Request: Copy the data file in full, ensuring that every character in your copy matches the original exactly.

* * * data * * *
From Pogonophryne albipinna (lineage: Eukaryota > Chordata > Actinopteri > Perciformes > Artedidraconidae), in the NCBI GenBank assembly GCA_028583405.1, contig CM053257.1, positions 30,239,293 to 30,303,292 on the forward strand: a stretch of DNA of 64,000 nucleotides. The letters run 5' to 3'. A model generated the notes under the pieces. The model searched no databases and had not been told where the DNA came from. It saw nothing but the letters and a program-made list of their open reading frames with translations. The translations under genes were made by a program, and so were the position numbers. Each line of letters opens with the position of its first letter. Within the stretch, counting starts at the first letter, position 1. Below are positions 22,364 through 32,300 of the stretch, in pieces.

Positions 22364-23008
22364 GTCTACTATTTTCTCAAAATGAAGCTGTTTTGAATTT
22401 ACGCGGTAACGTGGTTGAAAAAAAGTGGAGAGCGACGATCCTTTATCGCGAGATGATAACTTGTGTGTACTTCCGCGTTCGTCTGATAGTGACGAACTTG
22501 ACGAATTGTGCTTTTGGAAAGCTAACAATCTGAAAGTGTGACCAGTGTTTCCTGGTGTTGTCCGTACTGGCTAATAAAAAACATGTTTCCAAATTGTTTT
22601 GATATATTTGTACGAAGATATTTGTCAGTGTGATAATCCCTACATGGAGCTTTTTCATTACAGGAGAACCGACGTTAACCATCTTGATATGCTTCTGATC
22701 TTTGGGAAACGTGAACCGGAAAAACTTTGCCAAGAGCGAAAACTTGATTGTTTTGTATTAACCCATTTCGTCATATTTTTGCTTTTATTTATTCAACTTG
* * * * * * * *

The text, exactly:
From Pogonophryne albipinna (lineage: Eukaryota > Chordata > Actinopteri > Perciformes > Artedidraconidae), in the NCBI GenBank assembly GCA_028583405.1, contig CM053257.1, positions 30,239,293 to 30,303,292 on the forward strand: a stretch of DNA of 64,000 nucleotides. The letters run 5' to 3'. A model generated the notes under the pieces. The model searched no databases and had not been told where the DNA came from. It saw nothing but the letters and a program-made list of their open reading frames with translations. The translations under genes were made by a program, and so were the position numbers. Each line of letters opens with the position of its first letter. Within the stretch, counting starts at the first letter, position 1. Below are positions 22,364 through 32,300 of the stretch, in pieces.

Positions 22364-23008
22364 GTCTACTATTTTCTCAAAATGAAGCTGTTTTGAATTT
22401 ACGCGGTAACGTGGTTGAAAAAAAGTGGAGAGCGACGATCCTTTATCGCGAGATGATAACTTGTGTGTACTTCCGCGTTCGTCTGATAGTGACGAACTTG
22501 ACGAATTGTGCTTTTGGAAAGCTAACAATCTGAAAGTGTGACCAGTGTTTCCTGGTGTTGTCCGTACTGGCTAATAAAAAACATGTTTCCAAATTGTTTT
22601 GATATATTTGTACGAAGATATTTGTCAGTGTGATAATCCCTACATGGAGCTTTTTCATTACAGGAGAACCGACGTTAACCATCTTGATATGCTTCTGATC
22701 TTTGGGAAACGTGAACCGGAAAAACTTTGCCAAGAGCGAAAACTTGATTGTTTTGTATTAACCCATTTCGTCATATTTTTGCTTTTATTTATTCAACTTG